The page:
Last year, Lithuanian photographer Andrius Burba achieved world wide fame for his incredible photos of cats shot from underneath a piece of glass.

The series—titled “Under-cats”—was published in a book by the same name. The success of that first project spurred the photographer on to try something far more challenging and, as yet, unattempted: horses.

The project would take two months of planning to pull off.

First, Burba needed to find a piece of glass sturdy enough to support a 1,000-pound animal. Then, he would have to figure out a way to get under that piece of glass to take the photos and, lastly, to get the horses on said glass.

“The glass was 30mm thick,” said Burba. “It was three pieces of glass glued together in order to make a piece that thick.” The three separate pieces provided an extra measure of safety—if one did break, the other two would keep the glass, and the horse, from falling on the photographer.

His next challenge was to find a place that was both horse friendly and would allow him to dig a deep pit to position his camera under a horse, standing on glass. To make the shoot safer, a wooden box was created for Burba to work in and equipped with electricity for lighting, his computer and his camera.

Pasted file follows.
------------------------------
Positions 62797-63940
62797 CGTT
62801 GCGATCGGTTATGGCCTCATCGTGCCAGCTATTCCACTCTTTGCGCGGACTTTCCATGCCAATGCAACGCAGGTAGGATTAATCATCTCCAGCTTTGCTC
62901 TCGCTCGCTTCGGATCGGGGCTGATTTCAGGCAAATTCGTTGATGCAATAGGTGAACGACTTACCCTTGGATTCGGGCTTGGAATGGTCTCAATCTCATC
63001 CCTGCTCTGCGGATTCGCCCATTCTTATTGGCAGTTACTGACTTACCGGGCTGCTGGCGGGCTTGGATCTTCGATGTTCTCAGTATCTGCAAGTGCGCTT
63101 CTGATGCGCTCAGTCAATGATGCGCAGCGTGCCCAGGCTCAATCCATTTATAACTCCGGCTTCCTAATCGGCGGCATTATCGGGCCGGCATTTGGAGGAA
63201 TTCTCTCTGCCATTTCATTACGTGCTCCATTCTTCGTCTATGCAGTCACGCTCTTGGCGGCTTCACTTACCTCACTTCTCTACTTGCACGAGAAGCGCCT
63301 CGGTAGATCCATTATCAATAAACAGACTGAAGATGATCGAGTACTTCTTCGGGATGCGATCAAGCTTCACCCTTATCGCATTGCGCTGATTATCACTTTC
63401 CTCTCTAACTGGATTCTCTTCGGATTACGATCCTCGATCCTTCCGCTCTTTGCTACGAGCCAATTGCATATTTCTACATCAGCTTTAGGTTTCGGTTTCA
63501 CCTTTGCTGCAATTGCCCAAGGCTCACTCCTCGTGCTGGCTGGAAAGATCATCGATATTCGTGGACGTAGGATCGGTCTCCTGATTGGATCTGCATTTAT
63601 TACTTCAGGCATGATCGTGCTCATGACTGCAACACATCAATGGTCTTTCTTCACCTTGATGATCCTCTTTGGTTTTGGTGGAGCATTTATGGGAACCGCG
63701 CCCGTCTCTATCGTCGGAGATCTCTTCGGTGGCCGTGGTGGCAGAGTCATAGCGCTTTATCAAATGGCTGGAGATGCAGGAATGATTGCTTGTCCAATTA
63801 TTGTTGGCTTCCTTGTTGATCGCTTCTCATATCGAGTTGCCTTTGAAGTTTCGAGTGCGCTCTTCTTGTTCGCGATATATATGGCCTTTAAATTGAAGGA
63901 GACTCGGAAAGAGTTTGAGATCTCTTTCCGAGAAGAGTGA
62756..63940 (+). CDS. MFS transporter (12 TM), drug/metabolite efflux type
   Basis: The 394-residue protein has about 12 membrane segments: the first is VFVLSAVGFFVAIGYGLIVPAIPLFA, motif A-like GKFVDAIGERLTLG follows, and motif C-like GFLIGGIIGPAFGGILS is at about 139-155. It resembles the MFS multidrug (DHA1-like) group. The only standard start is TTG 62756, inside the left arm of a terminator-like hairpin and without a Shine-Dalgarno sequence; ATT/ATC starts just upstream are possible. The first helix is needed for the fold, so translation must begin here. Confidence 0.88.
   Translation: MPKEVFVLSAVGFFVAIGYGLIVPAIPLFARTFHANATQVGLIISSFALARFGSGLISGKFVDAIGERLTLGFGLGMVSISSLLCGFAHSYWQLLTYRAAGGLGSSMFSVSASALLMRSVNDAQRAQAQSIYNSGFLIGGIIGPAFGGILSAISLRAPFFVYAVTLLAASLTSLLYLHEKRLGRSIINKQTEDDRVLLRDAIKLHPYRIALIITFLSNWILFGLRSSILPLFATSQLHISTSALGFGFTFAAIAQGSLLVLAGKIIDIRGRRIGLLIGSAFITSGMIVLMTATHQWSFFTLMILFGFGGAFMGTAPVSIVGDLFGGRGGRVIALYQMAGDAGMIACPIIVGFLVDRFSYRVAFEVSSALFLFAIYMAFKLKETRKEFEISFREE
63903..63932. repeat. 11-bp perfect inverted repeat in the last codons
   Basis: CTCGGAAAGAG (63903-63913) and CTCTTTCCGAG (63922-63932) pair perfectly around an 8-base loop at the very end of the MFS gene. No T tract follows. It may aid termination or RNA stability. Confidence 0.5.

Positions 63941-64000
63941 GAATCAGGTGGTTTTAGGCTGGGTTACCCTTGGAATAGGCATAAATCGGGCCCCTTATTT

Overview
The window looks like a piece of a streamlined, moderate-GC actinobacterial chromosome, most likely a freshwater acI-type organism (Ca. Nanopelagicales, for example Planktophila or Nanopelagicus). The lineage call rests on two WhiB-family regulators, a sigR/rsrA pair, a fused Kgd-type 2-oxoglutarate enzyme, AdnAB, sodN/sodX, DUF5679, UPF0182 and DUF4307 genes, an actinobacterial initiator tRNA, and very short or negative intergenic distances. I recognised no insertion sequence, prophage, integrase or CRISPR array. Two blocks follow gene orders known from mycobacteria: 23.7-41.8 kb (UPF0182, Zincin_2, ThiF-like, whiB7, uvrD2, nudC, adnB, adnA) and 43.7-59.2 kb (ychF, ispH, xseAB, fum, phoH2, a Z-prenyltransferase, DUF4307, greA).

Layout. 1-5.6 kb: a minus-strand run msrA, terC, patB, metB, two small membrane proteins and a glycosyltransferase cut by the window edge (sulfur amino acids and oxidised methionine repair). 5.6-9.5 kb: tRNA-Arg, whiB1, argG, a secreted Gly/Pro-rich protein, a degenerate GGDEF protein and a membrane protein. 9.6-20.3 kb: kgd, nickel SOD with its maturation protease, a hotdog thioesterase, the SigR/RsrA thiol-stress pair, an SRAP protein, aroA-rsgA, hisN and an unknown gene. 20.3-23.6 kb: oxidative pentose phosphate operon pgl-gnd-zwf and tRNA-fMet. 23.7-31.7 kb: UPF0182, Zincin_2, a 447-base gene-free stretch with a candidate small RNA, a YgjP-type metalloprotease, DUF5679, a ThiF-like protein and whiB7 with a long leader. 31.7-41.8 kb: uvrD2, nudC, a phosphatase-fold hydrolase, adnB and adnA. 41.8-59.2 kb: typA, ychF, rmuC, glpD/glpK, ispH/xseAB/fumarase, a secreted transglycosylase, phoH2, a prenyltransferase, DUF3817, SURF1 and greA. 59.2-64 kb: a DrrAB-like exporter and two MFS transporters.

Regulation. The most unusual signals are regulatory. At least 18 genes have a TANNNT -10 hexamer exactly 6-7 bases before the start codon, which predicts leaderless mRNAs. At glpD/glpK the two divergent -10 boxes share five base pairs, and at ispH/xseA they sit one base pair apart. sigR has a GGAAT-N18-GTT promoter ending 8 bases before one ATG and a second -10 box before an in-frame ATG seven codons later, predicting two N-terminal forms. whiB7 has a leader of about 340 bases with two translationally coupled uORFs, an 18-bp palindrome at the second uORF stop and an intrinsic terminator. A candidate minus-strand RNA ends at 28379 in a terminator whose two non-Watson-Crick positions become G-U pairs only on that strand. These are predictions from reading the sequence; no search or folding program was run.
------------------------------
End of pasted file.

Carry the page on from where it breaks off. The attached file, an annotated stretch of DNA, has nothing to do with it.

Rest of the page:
In addition, he had special rubber shoes created by a shoemaker for the horses to wear while being photographed, so the glass wouldn’t get scratched.

Rain on the day of the shoot presented additional challenges. A tarp was used to cover the glass. It kept the set dry, but created a temperature imbalance—it was warmer inside the wooden box than out—causing condensation on the glass. After some hastily improvised ventilation, they solved the problem and were ready to shoot.

It took just one helper to get photos of cats on glass. In order to accomplish Under-horse, Burba needed a crew of 40.

Treats were used to get the horses onto the glass and into the positions he wanted to photograph. The horses seemed surprisingly calm about the whole process.

“Cats and dogs are fun, small, warm animals,” said Burba. “Horses are so big, so it was more difficult to get an interesting pose with them.”

The second day of shooting presented still more difficulties—snow and ice on the glass! The glass had to be cleaned constantly, so that there wouldn’t be dirt in the picture. They also had to be careful about horses pawing, as they may have broken the glass.

Even though it wasn’t easy, it was fun, said Burba, adding “The results are the best part.”

For behind-the-scenes footage, watch Burba’s backstage video:

Burba’s incredible images are available to buy as prints, t-shirts and more at To view his full portfolio, visit and to keep up with his future projects, which he says will include exotic animals, follow him on Facebook.

Special thanks to Andrius Burba for sharing his amazing photos with us!

About the Author

Kristina N. Lotz is a professional writer and animal lover. She has ridden and owned horses her entire life. When she is not writing, she is riding or driving her Norwegian Fjord mare, Belle, or working on a craft project. You can follow her at